• The Eleventh Commandment (Vinegar Syndrome) Blu-ray Review



    Released by: Vinegar Syndrome
    Released on: July 28th, 2020.
    Director: Paul Leder
    Cast: Bernard White, Dick Sargent, Greg Mullavey, James Avery, Marilyn Hassett, Haunani Minn
    Year: 1987
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    The Eleventh Commandment – Movie Review:

    Robert Knight (Bernard White) is a troubled young man. When we meet him, he’s been institutionalized by his Uncle Charles (Dick Sargent), locked away in a state mental hospital where it’s assumed he won’t cause the family any more trouble than he already has. Fanatical about his Catholic faith to the point where he’s dangerous, Robert manages to escape from the hospital by sneaking out when a guard (James Avery – yep, Uncle Phil!!!) falls asleep on his night watch. Killing a cruel nurse on the way out, he makes his way into downtown Los Angeles, buys himself some sweet new duds and a knife, and then hits up the ballet school where he knows his nine-year-old cousin Deborah (Lauren Woodland) will be finishing up.

    Deborah is expecting to be picked up by the family chauffer – who Robert has stabbed and stashed in the trunk - and brought back home to her mother, Joanna Knight (Marilyn Hassett), but when Robert shows up instead she couldn’t be happier to see him. He takes her for lunch, then dinner at a soup kitchen where the feed the homeless for a bit. Then he keeps her overnight at a cheap hotel, killing a Miller High Life loving prostitute along the way, telling her all the while that he’s spoken to her mother and that she’s fine with it. Meanwhile, as Charles sets out to make some clandestine deals, Joanna’s maid, Kim (Haunani Minn), starts to get concerned about Deborah’s real whereabouts. All of this is going on while a sleazy, pill popping cop named Tom Leary (Steven Ford) starts working the case.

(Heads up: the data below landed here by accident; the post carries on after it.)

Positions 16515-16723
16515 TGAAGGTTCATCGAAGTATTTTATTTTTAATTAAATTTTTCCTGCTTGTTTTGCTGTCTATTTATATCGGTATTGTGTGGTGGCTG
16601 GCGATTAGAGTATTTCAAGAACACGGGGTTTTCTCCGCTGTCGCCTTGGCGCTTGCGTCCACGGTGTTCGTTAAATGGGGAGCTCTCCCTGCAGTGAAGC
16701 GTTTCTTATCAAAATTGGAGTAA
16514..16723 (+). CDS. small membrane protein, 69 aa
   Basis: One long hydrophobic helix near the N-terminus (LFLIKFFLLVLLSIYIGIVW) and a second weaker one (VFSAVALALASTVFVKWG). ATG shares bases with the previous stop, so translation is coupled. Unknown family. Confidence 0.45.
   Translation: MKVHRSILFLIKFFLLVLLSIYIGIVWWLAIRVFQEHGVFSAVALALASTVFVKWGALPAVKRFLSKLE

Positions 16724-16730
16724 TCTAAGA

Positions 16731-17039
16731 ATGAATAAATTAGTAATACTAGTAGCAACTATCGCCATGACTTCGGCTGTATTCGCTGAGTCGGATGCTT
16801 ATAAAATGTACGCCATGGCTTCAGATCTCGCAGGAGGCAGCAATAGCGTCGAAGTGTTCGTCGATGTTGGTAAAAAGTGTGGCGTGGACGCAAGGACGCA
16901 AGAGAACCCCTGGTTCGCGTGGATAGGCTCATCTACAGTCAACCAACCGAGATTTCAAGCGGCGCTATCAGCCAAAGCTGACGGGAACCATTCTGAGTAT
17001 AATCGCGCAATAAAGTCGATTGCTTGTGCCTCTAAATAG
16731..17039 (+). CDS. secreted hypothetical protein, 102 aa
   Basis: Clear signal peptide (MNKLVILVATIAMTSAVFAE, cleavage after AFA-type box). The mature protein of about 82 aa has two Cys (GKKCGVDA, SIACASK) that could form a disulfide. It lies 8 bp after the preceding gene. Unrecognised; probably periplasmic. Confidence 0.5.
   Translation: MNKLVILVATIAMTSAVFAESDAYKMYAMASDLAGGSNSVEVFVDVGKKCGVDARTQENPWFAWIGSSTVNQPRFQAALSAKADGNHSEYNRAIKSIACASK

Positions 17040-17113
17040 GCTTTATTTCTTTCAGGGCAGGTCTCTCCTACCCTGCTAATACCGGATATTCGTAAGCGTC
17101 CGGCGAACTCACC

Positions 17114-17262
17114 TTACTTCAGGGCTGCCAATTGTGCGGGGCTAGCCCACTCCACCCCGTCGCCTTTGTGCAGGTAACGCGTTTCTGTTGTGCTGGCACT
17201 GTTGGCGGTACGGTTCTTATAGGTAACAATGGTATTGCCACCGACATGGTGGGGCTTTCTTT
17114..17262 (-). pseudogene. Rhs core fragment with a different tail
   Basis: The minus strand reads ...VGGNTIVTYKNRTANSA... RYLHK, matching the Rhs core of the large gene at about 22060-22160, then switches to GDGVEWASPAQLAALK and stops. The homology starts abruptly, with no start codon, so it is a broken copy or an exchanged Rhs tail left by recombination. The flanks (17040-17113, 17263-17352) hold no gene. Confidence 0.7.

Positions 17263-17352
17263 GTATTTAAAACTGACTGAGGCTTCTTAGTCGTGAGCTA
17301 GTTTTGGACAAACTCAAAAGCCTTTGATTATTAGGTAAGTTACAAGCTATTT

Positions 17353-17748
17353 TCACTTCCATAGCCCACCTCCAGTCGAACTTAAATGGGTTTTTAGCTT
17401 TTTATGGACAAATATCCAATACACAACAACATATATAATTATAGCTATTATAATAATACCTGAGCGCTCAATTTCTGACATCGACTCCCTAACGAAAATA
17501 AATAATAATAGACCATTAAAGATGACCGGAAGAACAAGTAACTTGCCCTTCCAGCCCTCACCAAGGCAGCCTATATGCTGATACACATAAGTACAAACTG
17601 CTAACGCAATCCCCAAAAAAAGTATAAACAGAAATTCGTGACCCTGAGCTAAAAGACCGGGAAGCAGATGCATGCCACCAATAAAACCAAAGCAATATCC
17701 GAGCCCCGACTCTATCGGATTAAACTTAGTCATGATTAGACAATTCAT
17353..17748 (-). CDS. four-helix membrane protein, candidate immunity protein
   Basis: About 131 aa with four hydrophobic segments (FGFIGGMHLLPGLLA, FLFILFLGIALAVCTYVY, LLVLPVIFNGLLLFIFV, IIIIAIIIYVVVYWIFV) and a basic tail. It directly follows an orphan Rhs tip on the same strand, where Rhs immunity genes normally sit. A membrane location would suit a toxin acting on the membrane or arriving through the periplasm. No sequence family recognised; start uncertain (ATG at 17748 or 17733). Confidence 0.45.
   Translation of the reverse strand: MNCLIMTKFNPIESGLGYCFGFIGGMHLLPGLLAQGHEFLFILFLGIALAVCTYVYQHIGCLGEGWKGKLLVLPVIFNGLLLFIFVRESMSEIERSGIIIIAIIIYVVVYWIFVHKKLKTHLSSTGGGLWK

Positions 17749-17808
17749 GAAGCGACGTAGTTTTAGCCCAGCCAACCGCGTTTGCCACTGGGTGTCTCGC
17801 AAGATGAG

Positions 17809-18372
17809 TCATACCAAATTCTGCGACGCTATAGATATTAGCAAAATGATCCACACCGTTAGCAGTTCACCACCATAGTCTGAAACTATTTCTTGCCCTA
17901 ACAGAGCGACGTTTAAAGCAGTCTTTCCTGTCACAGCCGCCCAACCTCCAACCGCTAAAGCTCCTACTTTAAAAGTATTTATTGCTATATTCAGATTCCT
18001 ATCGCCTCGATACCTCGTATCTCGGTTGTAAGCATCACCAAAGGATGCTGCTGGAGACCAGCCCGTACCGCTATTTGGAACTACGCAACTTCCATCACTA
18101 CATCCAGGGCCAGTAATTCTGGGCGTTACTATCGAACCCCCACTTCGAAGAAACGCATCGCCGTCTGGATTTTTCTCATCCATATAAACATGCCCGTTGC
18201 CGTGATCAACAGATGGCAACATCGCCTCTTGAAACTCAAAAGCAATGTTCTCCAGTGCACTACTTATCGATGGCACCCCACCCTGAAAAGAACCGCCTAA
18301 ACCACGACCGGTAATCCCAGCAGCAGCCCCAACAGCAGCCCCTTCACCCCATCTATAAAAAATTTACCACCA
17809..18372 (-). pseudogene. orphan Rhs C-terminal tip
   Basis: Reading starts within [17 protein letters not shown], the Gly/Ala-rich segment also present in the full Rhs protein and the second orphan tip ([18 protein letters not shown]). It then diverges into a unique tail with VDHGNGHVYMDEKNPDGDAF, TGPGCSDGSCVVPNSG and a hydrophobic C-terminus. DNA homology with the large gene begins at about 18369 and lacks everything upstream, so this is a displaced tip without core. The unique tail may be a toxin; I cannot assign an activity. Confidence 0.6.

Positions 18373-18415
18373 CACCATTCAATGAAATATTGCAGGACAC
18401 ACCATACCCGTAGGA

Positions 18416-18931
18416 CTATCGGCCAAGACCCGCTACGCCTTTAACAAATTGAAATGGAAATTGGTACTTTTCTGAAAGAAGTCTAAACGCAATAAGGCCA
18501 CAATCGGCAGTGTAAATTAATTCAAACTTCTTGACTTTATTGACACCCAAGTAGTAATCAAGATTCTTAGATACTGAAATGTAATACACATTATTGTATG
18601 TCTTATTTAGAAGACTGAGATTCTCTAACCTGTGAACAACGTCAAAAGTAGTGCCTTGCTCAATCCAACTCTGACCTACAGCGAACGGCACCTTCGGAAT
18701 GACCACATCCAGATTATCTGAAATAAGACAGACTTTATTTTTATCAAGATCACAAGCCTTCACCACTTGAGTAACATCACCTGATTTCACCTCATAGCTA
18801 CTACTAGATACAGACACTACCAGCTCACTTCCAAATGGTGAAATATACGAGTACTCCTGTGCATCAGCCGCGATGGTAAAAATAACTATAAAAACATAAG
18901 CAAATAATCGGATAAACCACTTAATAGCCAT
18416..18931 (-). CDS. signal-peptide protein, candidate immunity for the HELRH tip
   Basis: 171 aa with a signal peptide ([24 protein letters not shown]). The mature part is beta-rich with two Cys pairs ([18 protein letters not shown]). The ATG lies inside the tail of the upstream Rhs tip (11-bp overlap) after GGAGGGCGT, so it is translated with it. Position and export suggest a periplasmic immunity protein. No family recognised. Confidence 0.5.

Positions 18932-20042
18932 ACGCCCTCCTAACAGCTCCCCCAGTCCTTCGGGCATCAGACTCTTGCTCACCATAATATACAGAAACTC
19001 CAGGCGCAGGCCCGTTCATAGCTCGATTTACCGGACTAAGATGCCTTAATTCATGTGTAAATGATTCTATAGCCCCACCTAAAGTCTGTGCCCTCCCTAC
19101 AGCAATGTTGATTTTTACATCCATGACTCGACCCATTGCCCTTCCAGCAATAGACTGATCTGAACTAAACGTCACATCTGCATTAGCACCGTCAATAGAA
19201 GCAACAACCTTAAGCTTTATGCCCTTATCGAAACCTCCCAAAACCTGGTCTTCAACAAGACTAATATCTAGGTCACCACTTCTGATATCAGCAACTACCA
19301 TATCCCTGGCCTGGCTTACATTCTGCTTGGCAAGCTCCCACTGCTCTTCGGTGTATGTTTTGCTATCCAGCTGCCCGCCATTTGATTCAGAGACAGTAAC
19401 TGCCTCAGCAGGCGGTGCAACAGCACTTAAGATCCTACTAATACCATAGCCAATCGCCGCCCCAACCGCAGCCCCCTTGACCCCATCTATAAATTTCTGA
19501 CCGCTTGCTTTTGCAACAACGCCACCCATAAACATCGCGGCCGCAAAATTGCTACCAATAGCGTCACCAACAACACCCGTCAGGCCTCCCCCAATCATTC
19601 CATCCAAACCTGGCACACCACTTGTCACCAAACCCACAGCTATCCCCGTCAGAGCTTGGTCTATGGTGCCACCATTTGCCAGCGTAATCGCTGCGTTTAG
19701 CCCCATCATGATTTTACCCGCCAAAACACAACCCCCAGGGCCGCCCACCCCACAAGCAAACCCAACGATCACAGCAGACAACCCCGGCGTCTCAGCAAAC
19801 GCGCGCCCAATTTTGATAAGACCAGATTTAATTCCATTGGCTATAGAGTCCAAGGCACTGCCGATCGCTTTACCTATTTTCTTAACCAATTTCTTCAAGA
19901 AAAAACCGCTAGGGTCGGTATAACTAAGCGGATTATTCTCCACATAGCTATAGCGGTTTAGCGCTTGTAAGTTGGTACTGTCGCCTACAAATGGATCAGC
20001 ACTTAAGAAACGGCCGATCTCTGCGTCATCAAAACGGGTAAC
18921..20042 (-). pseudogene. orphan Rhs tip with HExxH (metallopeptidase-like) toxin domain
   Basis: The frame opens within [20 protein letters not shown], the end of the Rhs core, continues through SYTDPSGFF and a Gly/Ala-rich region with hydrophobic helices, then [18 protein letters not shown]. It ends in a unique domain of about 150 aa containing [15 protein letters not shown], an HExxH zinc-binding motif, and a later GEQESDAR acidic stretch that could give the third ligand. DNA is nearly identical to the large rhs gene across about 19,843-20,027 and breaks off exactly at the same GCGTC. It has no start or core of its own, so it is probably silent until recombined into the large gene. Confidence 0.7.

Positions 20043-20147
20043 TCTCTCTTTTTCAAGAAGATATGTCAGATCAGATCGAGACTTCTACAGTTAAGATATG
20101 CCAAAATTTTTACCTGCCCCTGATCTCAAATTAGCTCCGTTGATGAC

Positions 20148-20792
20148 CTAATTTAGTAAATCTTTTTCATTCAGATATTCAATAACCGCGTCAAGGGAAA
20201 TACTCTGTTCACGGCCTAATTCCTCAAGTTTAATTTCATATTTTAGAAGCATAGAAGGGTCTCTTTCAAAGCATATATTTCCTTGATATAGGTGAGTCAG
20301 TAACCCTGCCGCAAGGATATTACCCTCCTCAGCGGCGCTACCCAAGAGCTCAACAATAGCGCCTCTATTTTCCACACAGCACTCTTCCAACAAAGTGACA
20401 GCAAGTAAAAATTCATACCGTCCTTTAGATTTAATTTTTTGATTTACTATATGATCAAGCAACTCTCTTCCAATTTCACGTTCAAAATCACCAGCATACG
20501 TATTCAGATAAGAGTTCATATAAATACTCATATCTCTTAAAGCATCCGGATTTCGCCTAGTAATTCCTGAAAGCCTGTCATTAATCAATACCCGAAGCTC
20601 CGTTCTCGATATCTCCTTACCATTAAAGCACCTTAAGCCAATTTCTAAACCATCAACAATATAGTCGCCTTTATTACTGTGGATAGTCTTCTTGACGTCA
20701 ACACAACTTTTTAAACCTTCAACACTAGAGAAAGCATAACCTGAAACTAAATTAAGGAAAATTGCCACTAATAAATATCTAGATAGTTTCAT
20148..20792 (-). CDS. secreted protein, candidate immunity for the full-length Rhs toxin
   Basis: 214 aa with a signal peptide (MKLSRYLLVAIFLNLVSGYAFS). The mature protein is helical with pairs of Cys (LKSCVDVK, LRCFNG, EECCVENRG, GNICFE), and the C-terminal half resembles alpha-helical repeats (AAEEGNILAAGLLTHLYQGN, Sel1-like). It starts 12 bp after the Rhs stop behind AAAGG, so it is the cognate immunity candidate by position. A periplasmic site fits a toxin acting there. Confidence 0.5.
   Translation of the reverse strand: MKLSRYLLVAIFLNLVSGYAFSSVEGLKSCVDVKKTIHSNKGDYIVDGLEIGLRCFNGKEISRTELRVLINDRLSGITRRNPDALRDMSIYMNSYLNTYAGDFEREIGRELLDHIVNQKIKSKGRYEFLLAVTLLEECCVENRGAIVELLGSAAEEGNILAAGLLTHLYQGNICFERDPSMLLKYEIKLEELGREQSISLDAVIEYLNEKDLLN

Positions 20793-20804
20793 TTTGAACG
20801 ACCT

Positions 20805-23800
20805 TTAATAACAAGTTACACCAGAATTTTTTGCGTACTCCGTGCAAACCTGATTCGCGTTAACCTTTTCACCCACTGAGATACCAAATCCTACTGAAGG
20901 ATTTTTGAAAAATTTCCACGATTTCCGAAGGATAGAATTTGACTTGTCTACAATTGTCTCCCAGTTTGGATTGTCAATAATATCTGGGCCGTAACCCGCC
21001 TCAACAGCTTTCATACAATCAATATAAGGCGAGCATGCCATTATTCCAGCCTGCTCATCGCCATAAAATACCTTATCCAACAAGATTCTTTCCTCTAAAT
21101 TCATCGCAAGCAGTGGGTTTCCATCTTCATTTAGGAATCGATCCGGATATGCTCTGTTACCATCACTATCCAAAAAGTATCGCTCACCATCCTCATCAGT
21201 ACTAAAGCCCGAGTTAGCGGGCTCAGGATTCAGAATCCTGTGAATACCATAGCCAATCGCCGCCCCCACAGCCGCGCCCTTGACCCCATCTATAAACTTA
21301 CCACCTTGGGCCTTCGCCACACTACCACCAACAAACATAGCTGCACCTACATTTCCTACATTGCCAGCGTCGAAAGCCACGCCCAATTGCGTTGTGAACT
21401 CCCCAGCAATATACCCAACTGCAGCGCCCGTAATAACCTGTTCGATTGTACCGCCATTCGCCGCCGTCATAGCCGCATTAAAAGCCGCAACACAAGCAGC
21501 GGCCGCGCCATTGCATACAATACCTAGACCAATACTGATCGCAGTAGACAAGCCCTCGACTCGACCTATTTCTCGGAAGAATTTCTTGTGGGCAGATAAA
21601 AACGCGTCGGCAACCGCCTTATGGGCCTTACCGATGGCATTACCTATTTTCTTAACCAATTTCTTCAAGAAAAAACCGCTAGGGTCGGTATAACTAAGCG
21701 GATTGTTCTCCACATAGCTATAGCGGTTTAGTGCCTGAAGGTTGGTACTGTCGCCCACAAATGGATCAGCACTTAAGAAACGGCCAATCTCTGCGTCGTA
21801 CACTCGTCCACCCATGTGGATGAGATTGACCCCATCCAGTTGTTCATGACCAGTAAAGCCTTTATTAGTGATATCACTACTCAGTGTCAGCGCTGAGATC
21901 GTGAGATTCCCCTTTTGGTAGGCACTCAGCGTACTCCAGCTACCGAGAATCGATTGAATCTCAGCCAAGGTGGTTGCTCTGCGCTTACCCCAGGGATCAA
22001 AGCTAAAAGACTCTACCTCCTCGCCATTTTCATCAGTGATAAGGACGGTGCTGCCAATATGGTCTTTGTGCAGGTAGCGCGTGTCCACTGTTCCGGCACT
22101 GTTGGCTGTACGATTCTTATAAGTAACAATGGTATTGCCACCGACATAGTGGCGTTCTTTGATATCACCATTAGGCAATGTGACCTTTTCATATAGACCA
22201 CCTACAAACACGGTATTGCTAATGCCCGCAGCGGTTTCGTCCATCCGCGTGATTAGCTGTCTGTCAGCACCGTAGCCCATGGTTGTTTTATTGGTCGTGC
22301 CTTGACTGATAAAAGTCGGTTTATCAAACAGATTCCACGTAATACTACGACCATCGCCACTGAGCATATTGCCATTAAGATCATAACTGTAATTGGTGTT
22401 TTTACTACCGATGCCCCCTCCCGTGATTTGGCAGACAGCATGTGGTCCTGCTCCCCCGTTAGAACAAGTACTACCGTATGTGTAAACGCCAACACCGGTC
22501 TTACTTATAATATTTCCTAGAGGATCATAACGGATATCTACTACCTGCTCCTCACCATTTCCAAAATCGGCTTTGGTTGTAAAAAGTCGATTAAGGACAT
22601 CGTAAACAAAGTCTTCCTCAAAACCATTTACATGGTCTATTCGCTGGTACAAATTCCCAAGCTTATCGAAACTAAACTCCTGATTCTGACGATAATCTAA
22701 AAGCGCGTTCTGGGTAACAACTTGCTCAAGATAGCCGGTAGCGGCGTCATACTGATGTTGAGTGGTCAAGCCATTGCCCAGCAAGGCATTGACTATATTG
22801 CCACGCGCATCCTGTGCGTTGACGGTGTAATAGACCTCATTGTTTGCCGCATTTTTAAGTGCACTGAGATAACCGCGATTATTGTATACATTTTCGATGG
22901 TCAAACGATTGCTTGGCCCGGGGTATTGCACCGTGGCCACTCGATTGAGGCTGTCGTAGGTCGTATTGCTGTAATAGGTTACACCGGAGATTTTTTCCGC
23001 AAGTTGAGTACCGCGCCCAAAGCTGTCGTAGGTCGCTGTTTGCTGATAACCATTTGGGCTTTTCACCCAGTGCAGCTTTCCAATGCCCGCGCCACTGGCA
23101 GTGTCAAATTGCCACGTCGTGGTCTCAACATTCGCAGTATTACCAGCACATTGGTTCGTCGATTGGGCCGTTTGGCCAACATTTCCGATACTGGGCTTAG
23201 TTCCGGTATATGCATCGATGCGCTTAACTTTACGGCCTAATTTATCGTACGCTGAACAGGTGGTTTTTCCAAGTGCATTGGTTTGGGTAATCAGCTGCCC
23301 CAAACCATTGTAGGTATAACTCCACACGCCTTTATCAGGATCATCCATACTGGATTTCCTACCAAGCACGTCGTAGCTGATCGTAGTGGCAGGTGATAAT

Also known as Body Count, The Eleventh Commandment opens with a strange opening sequence where, as we stroll through the asylum, a beautiful woman in a flowing red gown plays a violin, making you wonder if you’re in for an art film, rather than the horror film that the lurid cover art promises. To be fair, the movie has horror movie elements to it for sure, a few of the killings are fairly bloody, but it plays out as more of a wonky melodrama than anything else. The script from William W. Norton, who wrote Night Of The Juggler and Day Of The Animals, is pretty messy, keeping details of Robert’s past intentionally vague but at the expense of the story. A little more explanation as to the whole family dynamic that plays such a big part in Robert being the way he is would have gone a long way, but we never get that and the narrative is murky at best, asking us to pity Robert and then moments later showing him stabbing someone completely undeserving of such a fate. We’re never given enough information about who Robert is for this to work and while we can understand why he’d want to go after Charles the way he does, there isn’t enough of a backstory constructed to make us care as much as we should.

    That said, for less discerning fans of those slasher fanatics who have to see anything even remotely related to the sub-genre, this is watchable enough. It never rises to greatness but it’s passably entertaining, a big reason being Bernard White’s genuinely weird performance. His interactions with Deborah are so sweet that at times you wonder what he’s really up to, something that isn’t lost on the prostitute at the hotel, and you start to question the sincerity of his motives. It isn’t even necessarily a good performance so much as it is just plain weird, but there’s something there that makes it interesting. The rest of the cast are fine, if unremarkable. Dick Sargent plays the cranky, greedy old guy well enough and Marilyn Hassett is more than decent as money-obsessed MILF keen to use her body to get what she wants. Haunani Minn is okay effective as the film’s only sympathetic adult character, we don’t want anything bad to happen to her at least, and Steven Ford makes for a decent enough sleazy cop. Uncle Phil is sadly underused.